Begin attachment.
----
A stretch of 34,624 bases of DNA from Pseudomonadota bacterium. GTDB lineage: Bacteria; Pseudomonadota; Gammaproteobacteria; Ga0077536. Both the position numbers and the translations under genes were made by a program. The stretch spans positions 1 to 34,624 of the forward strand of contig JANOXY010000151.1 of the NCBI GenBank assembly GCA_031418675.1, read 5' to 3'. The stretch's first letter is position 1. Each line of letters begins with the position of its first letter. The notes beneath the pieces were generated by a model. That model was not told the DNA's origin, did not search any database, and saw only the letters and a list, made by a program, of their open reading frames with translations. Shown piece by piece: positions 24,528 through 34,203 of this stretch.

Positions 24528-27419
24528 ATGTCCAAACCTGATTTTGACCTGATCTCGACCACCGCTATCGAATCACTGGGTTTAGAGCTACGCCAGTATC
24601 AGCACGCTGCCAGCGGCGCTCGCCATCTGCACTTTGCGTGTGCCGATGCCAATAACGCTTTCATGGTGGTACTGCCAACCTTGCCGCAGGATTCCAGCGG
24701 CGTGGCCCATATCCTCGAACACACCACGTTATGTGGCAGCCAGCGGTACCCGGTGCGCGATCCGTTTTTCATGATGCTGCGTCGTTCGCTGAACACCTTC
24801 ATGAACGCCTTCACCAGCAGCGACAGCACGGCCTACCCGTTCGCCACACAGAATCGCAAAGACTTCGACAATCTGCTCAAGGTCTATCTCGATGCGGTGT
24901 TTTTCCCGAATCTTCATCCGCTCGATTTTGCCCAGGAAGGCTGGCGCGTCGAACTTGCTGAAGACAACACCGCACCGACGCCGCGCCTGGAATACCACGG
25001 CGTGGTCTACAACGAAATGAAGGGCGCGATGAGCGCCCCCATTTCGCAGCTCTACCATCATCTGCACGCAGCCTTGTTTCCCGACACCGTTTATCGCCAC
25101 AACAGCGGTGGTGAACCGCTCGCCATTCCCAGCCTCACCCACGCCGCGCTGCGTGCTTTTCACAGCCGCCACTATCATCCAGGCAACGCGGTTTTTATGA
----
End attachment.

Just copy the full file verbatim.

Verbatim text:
A stretch of 34,624 bases of DNA from Pseudomonadota bacterium. GTDB lineage: Bacteria; Pseudomonadota; Gammaproteobacteria; Ga0077536. Both the position numbers and the translations under genes were made by a program. The stretch spans positions 1 to 34,624 of the forward strand of contig JANOXY010000151.1 of the NCBI GenBank assembly GCA_031418675.1, read 5' to 3'. The stretch's first letter is position 1. Each line of letters begins with the position of its first letter. The notes beneath the pieces were generated by a model. That model was not told the DNA's origin, did not search any database, and saw only the letters and a list, made by a program, of their open reading frames with translations. Shown piece by piece: positions 24,528 through 34,203 of this stretch.

Positions 24528-27419
24528 ATGTCCAAACCTGATTTTGACCTGATCTCGACCACCGCTATCGAATCACTGGGTTTAGAGCTACGCCAGTATC
24601 AGCACGCTGCCAGCGGCGCTCGCCATCTGCACTTTGCGTGTGCCGATGCCAATAACGCTTTCATGGTGGTACTGCCAACCTTGCCGCAGGATTCCAGCGG
24701 CGTGGCCCATATCCTCGAACACACCACGTTATGTGGCAGCCAGCGGTACCCGGTGCGCGATCCGTTTTTCATGATGCTGCGTCGTTCGCTGAACACCTTC
24801 ATGAACGCCTTCACCAGCAGCGACAGCACGGCCTACCCGTTCGCCACACAGAATCGCAAAGACTTCGACAATCTGCTCAAGGTCTATCTCGATGCGGTGT
24901 TTTTCCCGAATCTTCATCCGCTCGATTTTGCCCAGGAAGGCTGGCGCGTCGAACTTGCTGAAGACAACACCGCACCGACGCCGCGCCTGGAATACCACGG
25001 CGTGGTCTACAACGAAATGAAGGGCGCGATGAGCGCCCCCATTTCGCAGCTCTACCATCATCTGCACGCAGCCTTGTTTCCCGACACCGTTTATCGCCAC
25101 AACAGCGGTGGTGAACCGCTCGCCATTCCCAGCCTCACCCACGCCGCGCTGCGTGCTTTTCACAGCCGCCACTATCATCCAGGCAACGCGGTTTTTATGA